Indigenous Knowledge is increasingly respected for its role in contributing to the climate adaptation discussion. It is also critical that this wisdom is used in a way that fosters relationship-building and reconciliation. At CIER, they honour Indigenous Knowledge by:
Ensuring direct community involvement and leadership in projects
Engaging Elders in discussions, and securing their involvement in projects
Approaching Elders with appropriate offers and protocols
Having in-person, outdoor meetings to facilitate connection
For more information about the various workshops CIER offers to support your community or organization, visit their website.
More Notable Projects: Engaging, Collaborating, and Building Literacy
We have discussed how CLI is built upon collaboration, engagement, and building a shared literacy or understanding of the world around us. CIER’s work does not stop there. Keep reading to learn what other initiatives CIER has been instrumental in supporting.
Shining Lights Energy Literacy And Language - Northwest Territories
Energy literacy is a key component of achieving energy efficiency. As a preferred consultant, Laren was able to share the intention and activities of the Shining Lights Energy Literacy and Language program.
“The program included working with some of the youth and individuals from surrounding Yellowknife. We brought them together over a three-day workshop to educate champions from each of the communities about energy literacy.” - Laren Bill
Electricity rates are higher in the Northwest Territories than anywhere else in Canada. Therefore, it was critical to build a firm understanding of how to understand energy efficiency, and what energy-efficient practices people could implement.
Some energy-efficient practices include:
Covering windows with plastic
Using electricity alternatives to heat the home
Understanding the value of solar
Increasing knowledge about biofuels
Check out the project's info graphics:
Engaging Community In Sandy Bay Ojibway First Nation
CIER is currently working with Sandy Bay Ojibway First Nation (SBOFN) to develop a climate change adaptation plan and take action to enhance the climate resilience of the community.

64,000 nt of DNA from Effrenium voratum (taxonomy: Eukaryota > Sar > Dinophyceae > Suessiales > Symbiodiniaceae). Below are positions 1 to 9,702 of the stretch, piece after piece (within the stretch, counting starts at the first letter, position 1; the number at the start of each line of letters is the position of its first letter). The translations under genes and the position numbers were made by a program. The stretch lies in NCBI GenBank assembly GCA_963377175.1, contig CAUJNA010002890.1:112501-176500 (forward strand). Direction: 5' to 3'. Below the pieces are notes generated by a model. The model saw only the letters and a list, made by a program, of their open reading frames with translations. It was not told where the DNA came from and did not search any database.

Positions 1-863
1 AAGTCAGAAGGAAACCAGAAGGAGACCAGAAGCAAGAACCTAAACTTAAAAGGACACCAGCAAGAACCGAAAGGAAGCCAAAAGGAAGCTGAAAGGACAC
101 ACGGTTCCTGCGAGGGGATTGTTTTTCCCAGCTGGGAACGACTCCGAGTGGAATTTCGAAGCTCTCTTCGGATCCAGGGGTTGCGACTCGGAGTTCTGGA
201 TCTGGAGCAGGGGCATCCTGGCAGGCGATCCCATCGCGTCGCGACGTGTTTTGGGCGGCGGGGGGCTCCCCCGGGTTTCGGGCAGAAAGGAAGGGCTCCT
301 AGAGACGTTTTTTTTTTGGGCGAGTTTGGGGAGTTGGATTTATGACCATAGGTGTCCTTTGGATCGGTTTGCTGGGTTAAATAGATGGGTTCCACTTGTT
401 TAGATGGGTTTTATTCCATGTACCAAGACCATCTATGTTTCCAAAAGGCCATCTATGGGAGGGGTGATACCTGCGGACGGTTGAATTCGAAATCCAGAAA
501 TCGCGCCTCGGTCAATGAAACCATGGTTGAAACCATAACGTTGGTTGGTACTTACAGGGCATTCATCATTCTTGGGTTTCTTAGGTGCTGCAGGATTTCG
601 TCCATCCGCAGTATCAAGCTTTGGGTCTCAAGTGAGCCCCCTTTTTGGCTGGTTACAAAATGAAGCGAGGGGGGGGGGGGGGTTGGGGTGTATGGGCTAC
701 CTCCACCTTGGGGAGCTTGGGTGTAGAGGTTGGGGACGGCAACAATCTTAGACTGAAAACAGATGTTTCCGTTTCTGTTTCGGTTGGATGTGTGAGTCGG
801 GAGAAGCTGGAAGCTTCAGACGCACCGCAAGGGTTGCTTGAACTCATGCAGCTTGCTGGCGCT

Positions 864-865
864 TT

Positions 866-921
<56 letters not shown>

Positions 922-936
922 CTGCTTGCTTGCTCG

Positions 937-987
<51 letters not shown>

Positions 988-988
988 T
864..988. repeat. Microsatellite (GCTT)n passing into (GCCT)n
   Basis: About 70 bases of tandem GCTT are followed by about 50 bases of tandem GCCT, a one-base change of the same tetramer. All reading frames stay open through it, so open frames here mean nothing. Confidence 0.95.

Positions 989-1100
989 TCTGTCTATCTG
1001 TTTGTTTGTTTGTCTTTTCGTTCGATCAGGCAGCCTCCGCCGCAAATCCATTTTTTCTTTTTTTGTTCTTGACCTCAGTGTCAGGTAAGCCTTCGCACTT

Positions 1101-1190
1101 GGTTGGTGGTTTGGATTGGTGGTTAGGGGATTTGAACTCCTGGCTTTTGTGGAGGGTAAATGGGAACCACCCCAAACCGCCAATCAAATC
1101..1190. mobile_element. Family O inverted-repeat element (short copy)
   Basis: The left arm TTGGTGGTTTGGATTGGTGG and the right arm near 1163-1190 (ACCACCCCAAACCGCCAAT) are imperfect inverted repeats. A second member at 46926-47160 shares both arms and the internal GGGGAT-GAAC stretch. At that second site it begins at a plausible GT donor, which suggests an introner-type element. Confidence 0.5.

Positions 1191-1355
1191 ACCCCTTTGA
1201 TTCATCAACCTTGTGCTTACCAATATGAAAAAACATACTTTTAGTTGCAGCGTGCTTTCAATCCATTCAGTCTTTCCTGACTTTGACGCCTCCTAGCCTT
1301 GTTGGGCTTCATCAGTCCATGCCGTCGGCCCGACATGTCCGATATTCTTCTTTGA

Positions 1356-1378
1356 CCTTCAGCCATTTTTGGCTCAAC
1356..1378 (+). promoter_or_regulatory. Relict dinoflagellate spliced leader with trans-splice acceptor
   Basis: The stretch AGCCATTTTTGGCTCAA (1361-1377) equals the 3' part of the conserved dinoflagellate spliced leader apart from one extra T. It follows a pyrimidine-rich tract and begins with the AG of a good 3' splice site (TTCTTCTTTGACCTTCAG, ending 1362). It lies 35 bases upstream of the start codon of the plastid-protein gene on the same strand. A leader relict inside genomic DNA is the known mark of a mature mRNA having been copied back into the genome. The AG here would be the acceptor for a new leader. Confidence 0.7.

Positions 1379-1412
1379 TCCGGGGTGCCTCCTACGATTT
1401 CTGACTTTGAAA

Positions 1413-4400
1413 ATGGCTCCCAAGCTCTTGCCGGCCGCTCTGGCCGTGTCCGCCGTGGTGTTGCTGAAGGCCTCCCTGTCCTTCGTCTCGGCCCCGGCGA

By consulting Elders and members of the community, SBOFN and CIER staff have fostered and built relationships that were instrumental in moving forward with the planning process. Good community engagement helped identify tree planting as a key priority of community members, and community members and Elders alike were able to specify and brainstorm locations where more trees should be planted. Hundreds of trees were planted around the community in the spring of 2022, and thousands more are planned in the coming year.
This process was informed by CIER’s Indigenous Climate Change Adaptation Planning Toolkit, a free guide for anyone interested in undertaking the climate adaptation process themselves.
CIER: A Shared Path Forward
Climate adaptation is a rocky road. Likewise, there is no easy path to reconciliation. But CIER pursues both with their organization's vision and actions. The organization aligns climate adaptation and reconciliation on a shared path forward by centering Indigenous Knowledge and experiences in finding solutions, bringing Indigenous and non-indigenous communities together over common governance issues, and building resilience capacity among generations. On this path, both Indigenous Knowledge and Western science have critical roles to play. As climate adaptation rises to the forefront of the conversation, it is tools and initiatives supported by CIER that enable communities to take control of their own climate future.
Introducing Rural Showcase...
A dynamic network of resilience leaders are working in and among rural communities across Canada. Resilient Rurals' Rural Showcase highlights the prominent champions channelling their expertise and passion to empower rural communities, advance climate adaptation and enhance the local environment.
Connect with local leaders, hear their stories and learn from their expertise.